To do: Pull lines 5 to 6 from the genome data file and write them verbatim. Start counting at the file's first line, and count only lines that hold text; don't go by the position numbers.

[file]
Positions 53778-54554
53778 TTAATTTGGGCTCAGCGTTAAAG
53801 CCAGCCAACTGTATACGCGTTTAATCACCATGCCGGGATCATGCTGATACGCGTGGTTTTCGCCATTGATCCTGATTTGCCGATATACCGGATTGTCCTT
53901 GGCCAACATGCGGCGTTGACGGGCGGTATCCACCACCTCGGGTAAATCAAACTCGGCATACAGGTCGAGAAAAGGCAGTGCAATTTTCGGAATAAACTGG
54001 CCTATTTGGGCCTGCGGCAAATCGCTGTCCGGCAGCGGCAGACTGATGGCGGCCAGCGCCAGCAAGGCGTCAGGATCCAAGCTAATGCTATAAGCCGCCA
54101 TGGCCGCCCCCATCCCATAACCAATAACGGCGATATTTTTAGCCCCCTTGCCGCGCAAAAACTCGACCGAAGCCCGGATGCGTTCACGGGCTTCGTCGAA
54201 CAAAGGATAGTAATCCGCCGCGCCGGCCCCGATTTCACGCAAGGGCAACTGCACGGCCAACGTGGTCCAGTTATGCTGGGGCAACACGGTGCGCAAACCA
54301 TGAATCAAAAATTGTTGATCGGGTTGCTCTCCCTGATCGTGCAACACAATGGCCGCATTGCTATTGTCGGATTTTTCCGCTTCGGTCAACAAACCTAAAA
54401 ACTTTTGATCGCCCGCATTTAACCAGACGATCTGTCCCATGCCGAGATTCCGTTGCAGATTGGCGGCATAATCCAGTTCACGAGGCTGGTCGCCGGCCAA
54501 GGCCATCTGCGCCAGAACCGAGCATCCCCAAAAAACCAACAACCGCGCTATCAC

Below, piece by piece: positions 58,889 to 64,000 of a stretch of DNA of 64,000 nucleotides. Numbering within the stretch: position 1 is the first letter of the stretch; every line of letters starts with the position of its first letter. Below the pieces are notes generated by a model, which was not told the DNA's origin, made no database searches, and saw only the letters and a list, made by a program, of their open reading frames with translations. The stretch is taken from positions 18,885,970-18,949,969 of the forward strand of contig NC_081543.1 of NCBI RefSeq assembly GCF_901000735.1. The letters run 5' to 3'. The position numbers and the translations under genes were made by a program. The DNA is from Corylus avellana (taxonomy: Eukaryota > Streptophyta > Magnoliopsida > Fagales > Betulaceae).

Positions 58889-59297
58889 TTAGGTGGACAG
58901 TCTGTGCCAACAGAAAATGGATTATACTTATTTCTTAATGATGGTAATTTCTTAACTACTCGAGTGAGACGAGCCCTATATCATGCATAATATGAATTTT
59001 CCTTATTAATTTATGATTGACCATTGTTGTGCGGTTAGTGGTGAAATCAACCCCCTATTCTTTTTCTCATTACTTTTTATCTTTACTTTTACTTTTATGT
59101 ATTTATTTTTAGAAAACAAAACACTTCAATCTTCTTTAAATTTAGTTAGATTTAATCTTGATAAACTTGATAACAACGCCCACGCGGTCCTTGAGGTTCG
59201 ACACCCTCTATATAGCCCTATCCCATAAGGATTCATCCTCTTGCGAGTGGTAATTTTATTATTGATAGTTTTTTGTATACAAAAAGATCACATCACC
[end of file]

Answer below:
54001 CCTATTTGGGCCTGCGGCAAATCGCTGTCCGGCAGCGGCAGACTGATGGCGGCCAGCGCCAGCAAGGCGTCAGGATCCAAGCTAATGCTATAAGCCGCCA
54101 TGGCCGCCCCCATCCCATAACCAATAACGGCGATATTTTTAGCCCCCTTGCCGCGCAAAAACTCGACCGAAGCCCGGATGCGTTCACGGGCTTCGTCGAA